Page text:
Former South African President FW de Klerk has died, he was the country’s last white leader.
Following his death, the FW de Klerk Foundation released a video tape of him speaking about apartheid, termed his “last message.”
“Let me today, in the last message repeat: I, without qualification, apologise for the pain and the hurt, and the indignity, and the damage, to black, brown and Indians in South Africa,” he said.
The 85-year-old was diagnosed with cancer earlier this year. And according to the organization, he died quietly at home after a long battle with mesothelioma, a cancer that attacks the lungs’ lining.
He rose to prominence in 1989 under apartheid, a legalized form of racism, but later became a prominent role in the democratic transition.
He authorized Nelson Mandela’s release from prison after 27 years, paving the way for the anti-apartheid leader to become South Africa’s first black president in historic polls.
For his role in negotiating an end to apartheid, De Klerk shared the Nobel Peace Prize with Nelson Mandela. His acts contributed to the end of apartheid in South Africa, and after Mandela’s election as president in 1994, he became one of the country’s two vice presidents.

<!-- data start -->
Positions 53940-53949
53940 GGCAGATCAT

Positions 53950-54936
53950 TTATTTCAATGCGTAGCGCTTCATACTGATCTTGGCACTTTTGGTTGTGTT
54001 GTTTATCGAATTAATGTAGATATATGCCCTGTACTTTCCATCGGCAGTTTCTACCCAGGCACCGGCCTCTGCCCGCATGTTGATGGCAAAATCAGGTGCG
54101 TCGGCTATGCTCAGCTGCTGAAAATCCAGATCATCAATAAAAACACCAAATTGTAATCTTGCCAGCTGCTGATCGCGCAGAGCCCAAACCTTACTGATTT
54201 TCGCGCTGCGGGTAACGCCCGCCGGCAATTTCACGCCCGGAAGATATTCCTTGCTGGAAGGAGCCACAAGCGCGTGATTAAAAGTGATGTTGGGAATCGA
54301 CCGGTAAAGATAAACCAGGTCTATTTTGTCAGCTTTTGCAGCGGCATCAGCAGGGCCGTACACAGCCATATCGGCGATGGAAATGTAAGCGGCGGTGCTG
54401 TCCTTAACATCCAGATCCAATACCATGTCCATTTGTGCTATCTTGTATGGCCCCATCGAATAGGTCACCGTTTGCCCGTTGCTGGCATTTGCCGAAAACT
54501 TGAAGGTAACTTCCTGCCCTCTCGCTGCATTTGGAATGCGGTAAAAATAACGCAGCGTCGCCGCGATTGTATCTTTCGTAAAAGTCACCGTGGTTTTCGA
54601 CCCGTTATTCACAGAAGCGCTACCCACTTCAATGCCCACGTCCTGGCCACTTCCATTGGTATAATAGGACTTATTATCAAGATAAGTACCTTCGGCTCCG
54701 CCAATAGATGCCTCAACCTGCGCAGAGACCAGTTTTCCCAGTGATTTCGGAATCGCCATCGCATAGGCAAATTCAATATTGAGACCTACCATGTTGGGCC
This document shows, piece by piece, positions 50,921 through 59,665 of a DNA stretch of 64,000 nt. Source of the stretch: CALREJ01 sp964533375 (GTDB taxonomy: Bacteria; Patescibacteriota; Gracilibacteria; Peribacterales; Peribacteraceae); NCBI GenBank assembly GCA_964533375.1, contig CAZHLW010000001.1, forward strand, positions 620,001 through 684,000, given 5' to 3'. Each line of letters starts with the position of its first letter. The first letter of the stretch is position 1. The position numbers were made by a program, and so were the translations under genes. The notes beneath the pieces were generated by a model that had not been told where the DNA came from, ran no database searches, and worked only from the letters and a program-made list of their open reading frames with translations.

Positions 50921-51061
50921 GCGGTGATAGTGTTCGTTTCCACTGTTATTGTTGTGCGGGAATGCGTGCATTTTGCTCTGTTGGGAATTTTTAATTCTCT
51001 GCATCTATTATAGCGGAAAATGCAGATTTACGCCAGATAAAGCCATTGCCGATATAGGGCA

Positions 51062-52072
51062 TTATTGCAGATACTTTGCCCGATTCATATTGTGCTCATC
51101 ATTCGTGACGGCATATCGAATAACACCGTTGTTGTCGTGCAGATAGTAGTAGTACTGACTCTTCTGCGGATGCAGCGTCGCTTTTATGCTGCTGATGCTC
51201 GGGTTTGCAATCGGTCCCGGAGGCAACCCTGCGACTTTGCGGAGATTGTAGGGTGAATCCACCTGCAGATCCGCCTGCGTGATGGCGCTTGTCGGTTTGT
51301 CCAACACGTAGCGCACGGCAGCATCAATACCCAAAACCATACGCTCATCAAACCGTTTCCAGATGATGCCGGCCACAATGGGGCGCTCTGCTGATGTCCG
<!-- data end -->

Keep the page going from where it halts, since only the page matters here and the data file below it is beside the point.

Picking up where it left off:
Three years later into 1997, De Klerk left parliament, expressing after the act that he was certain that it would be in the greatest interest of the party and the country.
His legacy, however, remains divisive in South Africa. During his period in office, De Klerk was widely criticized for acts of violence against black South Africans and anti-apartheid demonstrators.
He was accused of downplaying the gravity of apartheid last year after saying he was “not fully agreeing” with a presenter who asked him to confirm that apartheid was a crime against humanity.
Later, De Klerk apologized for waffling on the issue.
On Thursday, human rights lawyer Howard Varney labeled him a “apologist for apartheid,” while the Fort Calata Foundation, which works to bring justice to those killed by the former white-minority state, called him a “apartheid criminal.”
Andrew Harding, BBC Africa correspondent, wrote an analysis box. The reactions that followed in South Africa were reminiscences of the divisions that have dogged FW de Klerk for decades.
Some regard him as a nice man, a rare politician who took the extraordinary step of negotiating a path out of power – for himself and his party. And helping to guide the country away from the racial civil war that many predicted would consume South Africa in the late 1980s and early 1990s.
However, others such as Nelson Mandela, were more cautious, viewing de Klerk as a political opportunist, a conservative Afrikaner.
One who realized that, with the Cold War gone and international sanctions looming, he had no choice but to dialogue with the black majority.